Silverman: Seven Head Coaches Get Gate; Most For Good Reason
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By Steve Silverman-
(CBS) Perhaps it was Jerry Glanville who put it best on a classic NFL Films clip.
Glanville had been mic’d up for a game while he was coaching the Atlanta Falcons and he was unhappy with the call of an inexperienced referee.
As he expressed his displeasure, he told the official what the “NFL” stood for. “It’s ‘Not For Long,’ as in you won’t be here long if you keep making calls like that,” Glanville quipped.
Life is certainly like that for NFL head coaches. Seven of them were dismissed on Monday for failing to deliver their teams suitable seasons. Lovie Smith was included in that group after nine years on the job.
While it basically comes down to winning and losing, there are specific reasons each of the seven coaches were dismissed.
Norv Turner, San Diego Chargers – It was Ground Hog’s Day in San Diego. The story had grown much too familiar for team president Dean Spanos. Every year, the Chargers appeared to have the most talented roster in the AFC West and should have been legitimate Super Bowl contenders. Every year something went wrong for the Chargers and Turner did not have the ability to help his team recover.
Turner is one of the brightest offensive minds in the game, but when it comes to leadership and earning respect from his players, Turner does not have gravitas. He was too easy on too many of his players. Discipline is not a word you associated with the Chargers and the team decided enough wasenough after six years with Turner at the helm.
Andy Reid, Philadelphia Eagles – Reid’s message had grown stale in Philadelphia. His team was supposed to be the best in the league in 2011, but the Eagles fell on their collective faces. The 2012 season was even worse.
The Eagles were never the same defensively after defensive coordinator Jim Johnson retired. Reid had awful personal problems to contend with, including the death of his son. His ability to lead this team after holding his position since 1999 had been compromised.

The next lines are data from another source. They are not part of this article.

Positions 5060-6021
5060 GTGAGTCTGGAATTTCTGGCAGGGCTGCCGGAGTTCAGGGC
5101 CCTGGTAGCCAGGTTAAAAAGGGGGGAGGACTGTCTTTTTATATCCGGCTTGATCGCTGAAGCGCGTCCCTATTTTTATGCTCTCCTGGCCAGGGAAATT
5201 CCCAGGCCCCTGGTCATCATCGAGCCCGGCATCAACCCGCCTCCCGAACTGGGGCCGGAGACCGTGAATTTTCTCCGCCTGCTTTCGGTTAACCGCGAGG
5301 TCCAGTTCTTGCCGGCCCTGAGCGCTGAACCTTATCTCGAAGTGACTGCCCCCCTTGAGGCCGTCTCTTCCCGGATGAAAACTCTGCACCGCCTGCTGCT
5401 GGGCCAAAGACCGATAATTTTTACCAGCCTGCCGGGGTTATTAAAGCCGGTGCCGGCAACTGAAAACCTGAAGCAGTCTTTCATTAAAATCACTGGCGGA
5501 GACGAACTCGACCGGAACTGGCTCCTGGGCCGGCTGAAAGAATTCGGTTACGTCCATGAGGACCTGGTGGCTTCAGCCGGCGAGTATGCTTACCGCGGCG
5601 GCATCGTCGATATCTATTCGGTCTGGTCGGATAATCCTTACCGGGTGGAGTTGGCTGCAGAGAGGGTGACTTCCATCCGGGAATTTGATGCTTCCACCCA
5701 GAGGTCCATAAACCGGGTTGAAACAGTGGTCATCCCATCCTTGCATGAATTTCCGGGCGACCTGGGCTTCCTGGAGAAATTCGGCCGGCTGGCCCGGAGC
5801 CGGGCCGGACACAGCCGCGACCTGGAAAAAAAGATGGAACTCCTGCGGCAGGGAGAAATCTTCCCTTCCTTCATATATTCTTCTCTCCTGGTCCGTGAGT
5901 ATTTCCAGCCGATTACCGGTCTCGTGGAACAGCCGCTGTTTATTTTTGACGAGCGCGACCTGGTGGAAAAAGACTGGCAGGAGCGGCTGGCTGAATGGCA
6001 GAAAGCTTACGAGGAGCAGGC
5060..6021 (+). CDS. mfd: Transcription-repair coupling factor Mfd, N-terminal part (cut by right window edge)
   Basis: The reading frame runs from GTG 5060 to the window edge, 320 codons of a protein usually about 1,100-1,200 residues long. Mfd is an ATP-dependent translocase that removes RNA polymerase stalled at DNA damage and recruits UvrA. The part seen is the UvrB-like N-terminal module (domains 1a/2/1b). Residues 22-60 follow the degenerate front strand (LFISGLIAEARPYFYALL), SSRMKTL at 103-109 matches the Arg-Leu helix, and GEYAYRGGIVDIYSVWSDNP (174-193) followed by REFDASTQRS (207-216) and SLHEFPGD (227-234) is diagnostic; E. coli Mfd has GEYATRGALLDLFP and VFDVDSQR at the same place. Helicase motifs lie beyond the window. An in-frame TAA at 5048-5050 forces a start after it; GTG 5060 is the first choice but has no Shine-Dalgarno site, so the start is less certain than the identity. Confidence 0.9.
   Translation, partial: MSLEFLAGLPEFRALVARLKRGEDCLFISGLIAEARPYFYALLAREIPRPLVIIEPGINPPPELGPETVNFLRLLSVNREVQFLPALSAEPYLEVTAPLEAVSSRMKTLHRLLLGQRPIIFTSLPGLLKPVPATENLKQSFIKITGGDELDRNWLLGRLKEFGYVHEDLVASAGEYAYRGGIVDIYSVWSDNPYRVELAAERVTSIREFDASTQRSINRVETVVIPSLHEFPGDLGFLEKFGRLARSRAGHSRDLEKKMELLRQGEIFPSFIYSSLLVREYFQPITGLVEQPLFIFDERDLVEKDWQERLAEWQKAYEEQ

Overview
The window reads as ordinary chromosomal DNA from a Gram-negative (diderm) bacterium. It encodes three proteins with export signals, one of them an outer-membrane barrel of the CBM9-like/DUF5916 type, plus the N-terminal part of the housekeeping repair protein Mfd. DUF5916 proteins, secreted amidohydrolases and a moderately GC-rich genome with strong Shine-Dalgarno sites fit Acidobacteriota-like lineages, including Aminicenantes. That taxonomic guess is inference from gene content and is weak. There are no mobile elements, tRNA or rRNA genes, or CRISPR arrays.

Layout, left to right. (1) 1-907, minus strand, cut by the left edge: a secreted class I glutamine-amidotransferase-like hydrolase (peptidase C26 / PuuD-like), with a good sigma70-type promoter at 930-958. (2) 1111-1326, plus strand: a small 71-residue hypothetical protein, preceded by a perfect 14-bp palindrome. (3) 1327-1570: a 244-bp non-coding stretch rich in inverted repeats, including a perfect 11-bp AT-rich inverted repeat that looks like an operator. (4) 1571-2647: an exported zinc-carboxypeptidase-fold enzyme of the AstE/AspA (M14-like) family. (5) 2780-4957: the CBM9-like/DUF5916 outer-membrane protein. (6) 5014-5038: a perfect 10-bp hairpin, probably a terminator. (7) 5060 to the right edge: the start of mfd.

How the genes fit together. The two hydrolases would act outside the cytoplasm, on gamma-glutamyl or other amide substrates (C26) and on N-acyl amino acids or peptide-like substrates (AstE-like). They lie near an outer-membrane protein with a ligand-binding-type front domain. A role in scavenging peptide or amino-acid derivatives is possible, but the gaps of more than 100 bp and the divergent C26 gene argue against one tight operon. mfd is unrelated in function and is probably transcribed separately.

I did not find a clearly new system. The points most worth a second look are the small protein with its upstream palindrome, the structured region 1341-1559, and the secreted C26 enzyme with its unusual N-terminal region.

Pat Shurmur, Cleveland Browns – The Browns were sold during the season and new ownership wants to clean house. The Browns had some decent moments in the 2012 with unheralded rookie quarterback Brandon Weeden and flashy rookie running back Trent Richardson, but they still only won five games. New owner Jimmy Haslam wants his own new coach and general manager, and it wasn’t Shurmur’s failings that led to his firing. Haslam just wants his own man in there.
Romeo Crennel, Kansas City – This was a no-brainer from the end of the first month of the season. The Chiefs were inefficient and brutal most of the season. Crennel had no answers after the team responded to him as an interim coach in 2011. Crennel understands defense, but communication, game planning and motivation were all lacking.
Ken Whisenhunt, Arizona – The Bidwill family has been making bad decisions with their football team for decades. Firing Whisenhunt is one of them. The Cardinals had the worst offensive line in football and their quarterback play was atrocious. That was on general manager Rod Graves, who was also fired. Whisenhunt is an outstanding offensive strategist who took the Cardinals to the Super Bowl following the 2008 season.
While Whisenhunt may have struggled to stop the bleeding after the team’s 4-0 start turned into a nine-game losing streak, the Cardinals will rue this mistake.
Chan Gailey, Buffalo – The Bills have not been to the playoffs since 1999, the longest drought of any NFL team. As a result, owner Ralph Wilson was not patient. Gailey had been hired in 2010 and he was unable to solidify the team’s defense. The Bills should have been the No. 2 team in the AFC East behind the New England Patriots, but they lacked the ability to stop opponents in clutch situations. The Bills were 22nd on defense and 30th against the run. That meant they got pushed around on a regular basis and that’s why Gailey was fired.
Lovie Smith, Chicago Bears – A coach cannot stay on the job for nine years and not become an expert on what it takes to be successful on both sides of the ball. Smith is one of the best defensive coaches in football, he has the respect of his lockerroom and his players compete hard for him. However, he has no understanding of what it takes to put together a competent offensive team.
That’s not acceptable. Bill Belichick was also a defensive coordinator prior to becoming a head coach, and he is one of the best offensive innovators in the game. What he didn’t know as a defensive coordinator, he learned as a head coach.
Smith did not appear to learn a thing about competent offensive play in nine years. The Bears were 28th on offense this year and 29th in the passing game. They were not a playoff team after a 7-1 start. The offense has many problems, but general manager Phil Emery concluded that Smith did not have the ability to make this unit better.
That’s why he is gone.
Steve Silverman is an award-winning writer, covering sports since 1980. Silverman was with Pro Football Weekly for 10 years and his byline has appeared in the Wall Street Journal, Playboy, NFL.com and The Sporting News. He is the author of four books, including Who’s Better, Who’s Best in Football — The Top 60 Players of All-Time. Follow him on Twitter (@profootballboy) and read more of his CBS Chicago columns here.